Development of temozolomide (TMZ) resistance contributes to the poor prognosis for glioblastoma multiforme (GBM) patients. It was previously demonstrated that delivery of exogenous wild-type tumor suppressor gene p53 via a tumor-targeted nanocomplex (SGT-53) which crosses the blood-brain barrier could sensitize highly TMZ-resistant GBM tumors to TMZ. Here we assessed whether SGT-53 could inhibit development of TMZ resistance. SGT-53 significantly chemosensitized TMZ-sensitive human GBM cell lines (U87 and U251), in vitro and in vivo. Furthermore, in an intracranial GBM tumor model, two cycles of concurrent treatment with systemically administered SGT-53 and TMZ inhibited tumor growth, increased apoptosis and most importantly, significantly prolonged median survival. In contrast TMZ alone had no significant effect on median survival compared to a single cycle of TMZ. These results suggest that combining SGT-53 with TMZ appears to limit development of TMZ resistance, prolonging its anti-tumor effect and could be a more effective therapy for GBM. © 2015 Elsevier Inc.

Kim S.-S.,Georgetown University | Rait A.,Georgetown University | Rubab F.,Synergene Therapeutics Inc | Rao A.K.,Georgetown University | And 5 more authors.
Molecular Therapy | Year: 2014

Cancer stem-like cells (CSCs) have been implicated in recurrence and treatment resistance in many human cancers. Thus, a CSC-targeted drug delivery strategy to eliminate CSCs is a desirable approach for developing a more effective anticancer therapy. We have developed a tumor-targeting nanodelivery platform (scL) for systemic administration of molecular medicines. Following treatment with the scL nanocomplex carrying various payloads, we have observed exquisite tumor-targeting specificity and significant antitumor response with long-term survival benefit in numerous animal models. We hypothesized that this observed efficacy might be attributed, at least in part, to elimination of CSCs. Here, we demonstrate the ability of scL to target both CSCs and differentiated nonstem cancer cells (non-CSCs) in various mouse models including subcutaneous and intracranial xenografts, syngeneic, and chemically induced tumors. We also show that systemic administration of scL carrying the wtp53 gene was able to induce tumor growth inhibition and the death of both CSCs and non-CSCs in subcutaneous colorectal cancer xenografts suggesting that this could be an effective method to reduce cancer recurrence and treatment resistance. This scL nanocomplex is being evaluated in a number of clinical trials where it has been shown to be well tolerated with indications of anticancer activity. © The American Society of Gene & Cell Therapy.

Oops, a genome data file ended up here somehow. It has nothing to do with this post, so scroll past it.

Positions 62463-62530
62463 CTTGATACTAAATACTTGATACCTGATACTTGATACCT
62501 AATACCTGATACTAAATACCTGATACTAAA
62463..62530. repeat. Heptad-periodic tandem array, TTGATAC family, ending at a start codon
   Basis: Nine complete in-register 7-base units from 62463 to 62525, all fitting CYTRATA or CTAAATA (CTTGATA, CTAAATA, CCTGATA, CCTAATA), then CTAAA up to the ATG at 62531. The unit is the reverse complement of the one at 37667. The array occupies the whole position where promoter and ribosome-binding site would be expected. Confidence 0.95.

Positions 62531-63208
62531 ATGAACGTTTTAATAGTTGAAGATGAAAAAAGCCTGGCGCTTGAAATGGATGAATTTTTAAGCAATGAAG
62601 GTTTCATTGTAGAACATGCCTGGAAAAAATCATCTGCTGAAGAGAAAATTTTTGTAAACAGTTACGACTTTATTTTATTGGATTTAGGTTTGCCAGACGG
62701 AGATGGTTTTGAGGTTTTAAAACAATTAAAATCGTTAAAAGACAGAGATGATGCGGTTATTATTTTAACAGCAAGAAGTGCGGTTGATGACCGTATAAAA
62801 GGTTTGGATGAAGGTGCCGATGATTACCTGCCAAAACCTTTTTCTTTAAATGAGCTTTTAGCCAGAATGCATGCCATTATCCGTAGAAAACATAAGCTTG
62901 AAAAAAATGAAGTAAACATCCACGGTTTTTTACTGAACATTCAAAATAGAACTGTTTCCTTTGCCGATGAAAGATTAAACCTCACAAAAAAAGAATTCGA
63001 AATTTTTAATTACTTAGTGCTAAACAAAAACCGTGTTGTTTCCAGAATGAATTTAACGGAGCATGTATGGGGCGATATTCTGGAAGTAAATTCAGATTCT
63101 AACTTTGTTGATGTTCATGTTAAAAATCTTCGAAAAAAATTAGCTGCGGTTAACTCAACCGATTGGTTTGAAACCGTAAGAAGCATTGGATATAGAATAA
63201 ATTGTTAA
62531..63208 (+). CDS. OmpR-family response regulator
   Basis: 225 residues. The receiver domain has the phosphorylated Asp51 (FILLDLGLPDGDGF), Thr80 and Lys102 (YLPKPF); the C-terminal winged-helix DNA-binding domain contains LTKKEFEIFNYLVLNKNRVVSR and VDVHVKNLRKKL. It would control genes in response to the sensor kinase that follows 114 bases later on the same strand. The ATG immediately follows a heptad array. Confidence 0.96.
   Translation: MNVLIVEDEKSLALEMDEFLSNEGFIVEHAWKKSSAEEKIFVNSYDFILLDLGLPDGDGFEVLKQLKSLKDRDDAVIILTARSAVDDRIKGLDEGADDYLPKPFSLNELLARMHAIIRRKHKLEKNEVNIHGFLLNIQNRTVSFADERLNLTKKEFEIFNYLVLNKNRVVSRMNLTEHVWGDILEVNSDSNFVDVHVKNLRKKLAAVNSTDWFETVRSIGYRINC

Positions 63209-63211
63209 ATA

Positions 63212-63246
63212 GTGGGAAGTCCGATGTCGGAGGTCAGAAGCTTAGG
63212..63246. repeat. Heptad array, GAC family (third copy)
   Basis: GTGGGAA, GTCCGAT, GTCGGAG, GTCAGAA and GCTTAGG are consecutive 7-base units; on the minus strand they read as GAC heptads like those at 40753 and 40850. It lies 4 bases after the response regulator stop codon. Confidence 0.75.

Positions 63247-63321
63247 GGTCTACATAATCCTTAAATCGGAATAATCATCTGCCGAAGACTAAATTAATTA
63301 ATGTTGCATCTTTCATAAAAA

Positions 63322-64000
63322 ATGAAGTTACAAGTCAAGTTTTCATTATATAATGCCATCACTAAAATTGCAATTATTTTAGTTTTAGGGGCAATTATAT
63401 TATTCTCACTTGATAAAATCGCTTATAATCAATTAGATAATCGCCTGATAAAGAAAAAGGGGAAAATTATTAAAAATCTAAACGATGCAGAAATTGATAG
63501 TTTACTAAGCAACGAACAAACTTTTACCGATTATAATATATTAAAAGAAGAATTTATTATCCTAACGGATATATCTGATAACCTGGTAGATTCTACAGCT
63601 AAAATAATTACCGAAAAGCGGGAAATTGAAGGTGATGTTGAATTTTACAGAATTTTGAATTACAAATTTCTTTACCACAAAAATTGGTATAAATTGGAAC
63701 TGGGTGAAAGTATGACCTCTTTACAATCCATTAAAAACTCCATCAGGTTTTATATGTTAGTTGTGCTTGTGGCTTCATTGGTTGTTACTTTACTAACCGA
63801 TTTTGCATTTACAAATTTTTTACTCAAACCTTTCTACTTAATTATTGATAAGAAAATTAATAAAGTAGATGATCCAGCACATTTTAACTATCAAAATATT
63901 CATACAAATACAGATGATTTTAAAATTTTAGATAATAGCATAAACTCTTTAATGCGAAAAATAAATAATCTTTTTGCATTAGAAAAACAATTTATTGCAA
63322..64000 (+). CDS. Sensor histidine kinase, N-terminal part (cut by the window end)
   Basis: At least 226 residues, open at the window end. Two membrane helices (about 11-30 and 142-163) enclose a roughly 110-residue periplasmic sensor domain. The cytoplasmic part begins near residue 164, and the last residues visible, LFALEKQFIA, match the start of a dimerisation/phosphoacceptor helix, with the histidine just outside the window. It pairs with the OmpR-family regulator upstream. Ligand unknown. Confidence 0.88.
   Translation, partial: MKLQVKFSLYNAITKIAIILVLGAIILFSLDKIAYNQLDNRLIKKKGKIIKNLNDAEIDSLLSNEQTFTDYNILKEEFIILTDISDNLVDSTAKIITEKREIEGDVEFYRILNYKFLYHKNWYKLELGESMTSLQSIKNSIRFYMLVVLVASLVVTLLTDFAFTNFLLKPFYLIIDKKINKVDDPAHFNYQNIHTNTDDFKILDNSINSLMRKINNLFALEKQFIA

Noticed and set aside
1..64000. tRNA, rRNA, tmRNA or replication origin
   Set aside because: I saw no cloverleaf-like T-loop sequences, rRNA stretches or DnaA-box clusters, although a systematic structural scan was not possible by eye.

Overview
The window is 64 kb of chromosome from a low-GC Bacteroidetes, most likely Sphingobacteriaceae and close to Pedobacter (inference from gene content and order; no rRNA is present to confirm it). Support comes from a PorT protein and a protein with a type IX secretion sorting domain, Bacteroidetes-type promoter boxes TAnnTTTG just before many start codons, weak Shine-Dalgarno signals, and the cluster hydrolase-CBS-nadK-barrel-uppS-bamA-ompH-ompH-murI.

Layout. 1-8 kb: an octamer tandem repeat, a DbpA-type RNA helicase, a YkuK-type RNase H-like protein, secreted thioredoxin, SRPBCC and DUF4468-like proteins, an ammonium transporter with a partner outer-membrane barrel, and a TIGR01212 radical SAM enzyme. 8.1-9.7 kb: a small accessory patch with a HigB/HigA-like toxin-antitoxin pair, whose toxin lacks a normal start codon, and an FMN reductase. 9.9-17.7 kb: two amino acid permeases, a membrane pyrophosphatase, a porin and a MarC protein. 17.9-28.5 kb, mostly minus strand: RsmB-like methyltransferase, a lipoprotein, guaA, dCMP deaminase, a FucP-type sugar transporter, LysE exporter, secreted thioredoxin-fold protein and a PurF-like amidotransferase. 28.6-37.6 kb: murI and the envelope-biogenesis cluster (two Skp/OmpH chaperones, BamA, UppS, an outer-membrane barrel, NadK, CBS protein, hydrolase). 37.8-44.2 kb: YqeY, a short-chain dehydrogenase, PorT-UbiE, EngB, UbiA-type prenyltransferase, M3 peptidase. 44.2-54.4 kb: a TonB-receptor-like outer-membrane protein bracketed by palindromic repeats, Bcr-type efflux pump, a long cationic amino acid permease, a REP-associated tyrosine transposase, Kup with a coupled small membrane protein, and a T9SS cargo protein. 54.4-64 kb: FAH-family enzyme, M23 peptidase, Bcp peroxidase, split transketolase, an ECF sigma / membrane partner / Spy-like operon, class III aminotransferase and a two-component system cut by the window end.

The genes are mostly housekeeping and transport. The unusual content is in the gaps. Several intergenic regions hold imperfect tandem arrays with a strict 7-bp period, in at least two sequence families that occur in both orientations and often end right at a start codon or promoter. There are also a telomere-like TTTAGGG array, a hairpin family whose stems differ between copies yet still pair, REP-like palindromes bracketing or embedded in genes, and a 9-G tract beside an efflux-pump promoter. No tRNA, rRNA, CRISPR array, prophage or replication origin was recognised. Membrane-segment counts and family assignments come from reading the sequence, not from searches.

Kim S.-S.,Georgetown University | Rait A.,Georgetown University | Kim E.,Synergene Therapeutics Inc | Pirollo K.F.,Georgetown University | And 4 more authors.
ACS Nano | Year: 2014

Temozolomide (TMZ)-resistance in glioblastoma multiforme (GBM) has been linked to upregulation of O6-methylguanine-DNA methyltransferase (MGMT). Wild-type (wt) p53 was previously shown to down-modulate MGMT. However, p53 therapy for GBM is limited by lack of efficient delivery across the blood brain barrier (BBB). We have developed a systemic nanodelivery platform (scL) for tumor-specific targeting (primary and metastatic), which is currently in multiple clinical trials. This self-assembling nanocomplex is formed by simple mixing of the components in a defined order and a specific ratio. Here, we demonstrate that scL crosses the BBB and efficiently targets GBM, as well as cancer stem cells (CSCs), which have been implicated in recurrence and treatment resistance in many human cancers. Moreover, systemic delivery of scL-p53 down-modulates MGMT and induces apoptosis in intracranial GBM xenografts. The combination of scL-p53 and TMZ increased the antitumor efficacy of TMZ with enhanced survival benefit in a mouse model of highly TMZ-resistant GBM. scL-p53 also sensitized both CSCs and bulk tumor cells to TMZ, increasing apoptosis. These results suggest that combining scL-p53 with standard TMZ treatment could be a more effective therapy for GBM. © 2014 American Chemical Society.

Kim S.-S.,Georgetown University | Harford J.B.,Synergene Therapeutics Inc | Pirollo K.F.,Georgetown University | Chang E.H.,Georgetown University
Biochemical and Biophysical Research Communications | Year: 2015

Glioblastoma multiforme (GBM) is the most aggressive and lethal type of brain tumor. Both therapeutic resistance and restricted permeation of drugs across the blood-brain barrier (BBB) play a major role in the poor prognosis of GBM patients. Accumulated evidence suggests that in many human cancers, including GBM, therapeutic resistance can be attributed to a small fraction of cancer cells known as cancer stem cells (CSCs). CSCs have been shown to have stem cell-like properties that enable them to evade traditional cytotoxic therapies, and so new CSC-directed anti-cancer therapies are needed. Nanoparticles have been designed to selectively deliver payloads to relevant target cells in the body, and there is considerable interest in the use of nanoparticles for CSC-directed anti-cancer therapies. Recent advances in the field of nanomedicine offer new possibilities for overcoming CSC-mediated therapeutic resistance and thus significantly improving management of GBM. In this review, we will examine the current nanomedicine approaches for targeting CSCs and their therapeutic implications. The inhibitory effect of various nanoparticle-based drug delivery system towards CSCs in GBM tumors is the primary focus of this review. © 2015 Elsevier Inc. All rights reserved.

Agency: Department of Health and Human Services | Branch: | Program: SBIR | Phase: Phase I | Award Amount: 498.33K | Year: 2011

SBIR Phase II to develop a LYOPHILLIZED form of Optimized scL-gad-d complex

Agency: Department of Health and Human Services | Branch: | Program: SBIR | Phase: Phase I | Award Amount: 222.90K | Year: 2014